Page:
When walking across the Hatfield Campus at the University of Pretoria (UP), one does not only pass beautiful historic buildings with noteworthy architectural features, but also a diversity of contemporary sculptures and other works of art. These public sculptures and artworks often go unnoticed, yet they form an integral part of the University’s campus heritage. The more than 40 sculptures are accessible to the general public, students and staff, and form a living extension of the collections curated and managed by the UP Museums.
Officially opened in 1995, the Edoardo Villa Museum is situated in the Old Merensky Library building on the University of Pretoria’s Hatfield campus. The museum exhibits a broad range of sculptural objects by the Italian-South African artist Edoardo Villa (1915 – 2011), works by Anton van Wouw (1862 – 1945) as well as sculptures by a few other South African artists. Villa came to South Africa as a prisoner of war during World War II. He spent several years in a Prisoner of War camp in Cullinan, east of Pretoria. Upon his release after the end of the war, Villa chose to stay and live in South Africa as a full-time artist. While some of Villa’s works reveal the influences of his European background, he was also strongly influenced by African sculptural traditions and, together with Cecil Skotnes and Sydney Kumalo, was a member of the Amadlozi group, which sought to popularise traditional African sculpture. The museum also includes many smaller sculptures in maquettes that Villa designed while planning larger public artworks. On the lawn in front of the museum building are Villa’s large cement works. One is also able to appreciate his distinctive steel sculptures exhibited publicly across the University of Pretoria campuses.
The western, eastern and central wings of the museum house some of the finest sculptural works comprising more than 208 classic and modern sculptures on public display. The oldest sculpture is titled Bird catcher by Anton Van Wouw, dated 1881. Many of the new additions to the museum gallery share a particular enriched narrative and reflection in relation to sculpture within a South African context. Such narratives are evident in other acquired works such as the art of Collen Maswenganyi (1977), Lwandiso Njara (1987) and Jan van der Merwe (1958). This open public display and ever-expanding collection is considered one of the largest permanent sculptural collections at any university in South Africa.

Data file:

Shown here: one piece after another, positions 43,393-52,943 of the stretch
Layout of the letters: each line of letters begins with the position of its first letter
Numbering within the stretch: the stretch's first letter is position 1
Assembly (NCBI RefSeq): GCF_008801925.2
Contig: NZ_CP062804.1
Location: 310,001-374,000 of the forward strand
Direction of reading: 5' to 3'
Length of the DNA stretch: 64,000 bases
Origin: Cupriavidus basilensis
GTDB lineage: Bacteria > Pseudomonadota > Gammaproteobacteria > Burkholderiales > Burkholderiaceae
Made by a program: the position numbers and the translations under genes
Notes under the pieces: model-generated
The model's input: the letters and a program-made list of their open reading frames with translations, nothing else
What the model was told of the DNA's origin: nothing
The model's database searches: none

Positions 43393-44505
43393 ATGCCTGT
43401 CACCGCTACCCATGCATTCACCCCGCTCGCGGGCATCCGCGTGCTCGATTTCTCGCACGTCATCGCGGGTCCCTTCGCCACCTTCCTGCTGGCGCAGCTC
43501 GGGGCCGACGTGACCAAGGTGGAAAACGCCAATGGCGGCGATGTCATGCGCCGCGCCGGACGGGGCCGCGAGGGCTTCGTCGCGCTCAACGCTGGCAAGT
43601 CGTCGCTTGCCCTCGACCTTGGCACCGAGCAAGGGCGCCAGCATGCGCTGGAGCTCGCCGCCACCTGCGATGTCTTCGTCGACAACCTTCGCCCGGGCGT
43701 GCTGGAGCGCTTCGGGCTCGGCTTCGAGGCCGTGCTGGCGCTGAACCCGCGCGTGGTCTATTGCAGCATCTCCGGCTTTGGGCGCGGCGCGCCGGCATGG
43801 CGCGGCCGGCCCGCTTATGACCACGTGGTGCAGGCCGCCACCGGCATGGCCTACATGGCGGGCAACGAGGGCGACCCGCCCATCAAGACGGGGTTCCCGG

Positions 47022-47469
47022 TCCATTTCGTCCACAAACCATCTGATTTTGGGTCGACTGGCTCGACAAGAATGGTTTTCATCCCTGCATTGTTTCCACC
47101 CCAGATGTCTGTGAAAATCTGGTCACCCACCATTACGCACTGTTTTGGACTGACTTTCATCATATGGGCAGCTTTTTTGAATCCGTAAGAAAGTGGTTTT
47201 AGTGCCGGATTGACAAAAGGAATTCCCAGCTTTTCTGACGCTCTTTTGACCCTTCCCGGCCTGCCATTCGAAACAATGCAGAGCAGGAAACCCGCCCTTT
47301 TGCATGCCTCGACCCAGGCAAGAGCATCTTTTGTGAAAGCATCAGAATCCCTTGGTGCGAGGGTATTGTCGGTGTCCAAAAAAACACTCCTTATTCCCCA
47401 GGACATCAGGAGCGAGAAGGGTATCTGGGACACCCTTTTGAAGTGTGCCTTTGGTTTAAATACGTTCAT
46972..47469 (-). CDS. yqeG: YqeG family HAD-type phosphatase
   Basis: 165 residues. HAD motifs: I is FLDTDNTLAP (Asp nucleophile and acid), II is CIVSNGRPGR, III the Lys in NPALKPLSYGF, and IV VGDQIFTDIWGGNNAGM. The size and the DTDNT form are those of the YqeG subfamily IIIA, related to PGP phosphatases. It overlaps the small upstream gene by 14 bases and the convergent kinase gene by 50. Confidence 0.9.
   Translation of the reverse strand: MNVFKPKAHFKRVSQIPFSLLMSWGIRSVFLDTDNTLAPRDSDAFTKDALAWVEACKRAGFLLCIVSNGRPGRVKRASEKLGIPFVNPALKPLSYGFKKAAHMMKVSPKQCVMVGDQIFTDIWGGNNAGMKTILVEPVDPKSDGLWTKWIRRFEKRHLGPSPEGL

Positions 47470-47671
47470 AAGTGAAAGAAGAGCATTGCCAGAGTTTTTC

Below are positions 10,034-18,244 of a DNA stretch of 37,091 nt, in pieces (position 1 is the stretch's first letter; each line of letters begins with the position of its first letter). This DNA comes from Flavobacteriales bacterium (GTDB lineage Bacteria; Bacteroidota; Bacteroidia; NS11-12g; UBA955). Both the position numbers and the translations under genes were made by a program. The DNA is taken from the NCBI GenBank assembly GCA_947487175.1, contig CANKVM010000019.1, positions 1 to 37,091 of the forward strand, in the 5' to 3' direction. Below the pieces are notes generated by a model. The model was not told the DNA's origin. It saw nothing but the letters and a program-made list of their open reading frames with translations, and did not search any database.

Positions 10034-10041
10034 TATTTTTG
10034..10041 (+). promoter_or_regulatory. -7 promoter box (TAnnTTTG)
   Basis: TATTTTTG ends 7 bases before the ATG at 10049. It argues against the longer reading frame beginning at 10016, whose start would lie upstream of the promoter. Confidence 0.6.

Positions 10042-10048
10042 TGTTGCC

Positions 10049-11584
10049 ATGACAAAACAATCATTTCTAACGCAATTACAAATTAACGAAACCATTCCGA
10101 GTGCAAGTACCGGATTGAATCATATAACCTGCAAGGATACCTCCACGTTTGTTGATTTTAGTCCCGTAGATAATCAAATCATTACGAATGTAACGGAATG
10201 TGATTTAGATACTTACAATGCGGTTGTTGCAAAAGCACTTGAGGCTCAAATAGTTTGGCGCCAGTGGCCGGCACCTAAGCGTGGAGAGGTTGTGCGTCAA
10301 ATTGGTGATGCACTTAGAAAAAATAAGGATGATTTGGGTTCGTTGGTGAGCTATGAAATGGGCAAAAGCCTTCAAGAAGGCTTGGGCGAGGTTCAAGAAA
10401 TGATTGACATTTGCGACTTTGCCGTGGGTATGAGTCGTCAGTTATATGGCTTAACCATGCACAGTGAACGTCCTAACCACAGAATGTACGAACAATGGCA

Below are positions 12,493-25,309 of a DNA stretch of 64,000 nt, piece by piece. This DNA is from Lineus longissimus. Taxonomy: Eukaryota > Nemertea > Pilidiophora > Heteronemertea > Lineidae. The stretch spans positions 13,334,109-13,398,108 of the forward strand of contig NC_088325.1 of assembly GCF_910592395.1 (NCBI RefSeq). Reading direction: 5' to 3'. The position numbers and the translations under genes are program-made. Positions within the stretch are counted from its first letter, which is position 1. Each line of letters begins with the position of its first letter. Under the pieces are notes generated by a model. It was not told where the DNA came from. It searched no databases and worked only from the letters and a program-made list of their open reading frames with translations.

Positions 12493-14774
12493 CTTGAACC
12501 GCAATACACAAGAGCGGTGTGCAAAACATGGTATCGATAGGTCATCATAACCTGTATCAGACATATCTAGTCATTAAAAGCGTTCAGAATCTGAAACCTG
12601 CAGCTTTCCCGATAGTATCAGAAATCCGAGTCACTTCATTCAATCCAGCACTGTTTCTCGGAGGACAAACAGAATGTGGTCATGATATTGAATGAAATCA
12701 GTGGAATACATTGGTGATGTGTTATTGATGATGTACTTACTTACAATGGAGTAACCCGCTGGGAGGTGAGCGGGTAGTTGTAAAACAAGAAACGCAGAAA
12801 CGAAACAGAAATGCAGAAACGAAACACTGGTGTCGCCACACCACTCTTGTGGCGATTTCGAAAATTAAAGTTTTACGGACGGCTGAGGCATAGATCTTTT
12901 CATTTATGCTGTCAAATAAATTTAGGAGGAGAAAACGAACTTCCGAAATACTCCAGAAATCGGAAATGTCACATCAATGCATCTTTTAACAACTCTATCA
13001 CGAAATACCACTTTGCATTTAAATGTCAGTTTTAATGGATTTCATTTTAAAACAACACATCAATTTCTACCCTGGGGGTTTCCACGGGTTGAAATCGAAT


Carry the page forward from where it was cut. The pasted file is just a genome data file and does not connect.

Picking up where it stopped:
Beyond the museum walls, dispersed across the main campus, as well as on other campuses, is a public sculpture collection consisting of more than 41 works that serve as memorable landmarks of the University of Pretoria. These include sculptures by Mike Edwards, Guy du Toit, Mary Steinbank, Fanie Eloff, Thijs Nel, Ike Nkoana, Andre Otto, Noria Mabasa, Rhona Stern, Lucky Sibiya, Anton Smit, Coert Steynberg, Angus Taylor, Isaac Seoka, Berco Wilsenach, Dorte Berner, Elly Holm, Danie de Jager and many other notable South African artists. The museum aims to promote the cultural, artistic, and aesthetic vitality of sculpture within the University of Pretoria and the wider Capital City. This diverse sculptural collection celebrates the creativity of the artists who created them in the form of abstract expressionism, realism, and constructivism. The museum offers guided tours to visitors and scholars for exploration, research, and knowledge to evoke the culture of art appreciation, art understanding, and to foster an ongoing dialogue between art and diverse communities.
Admission: Free of charge
Hours: Open Monday to Friday 08:00 –16:00.
Closed: Weekends, Public Holidays and December
Contact: 012 420 2178 / 012 420 6419
Tours: firstname.lastname@example.org or Tel: 012 420 5155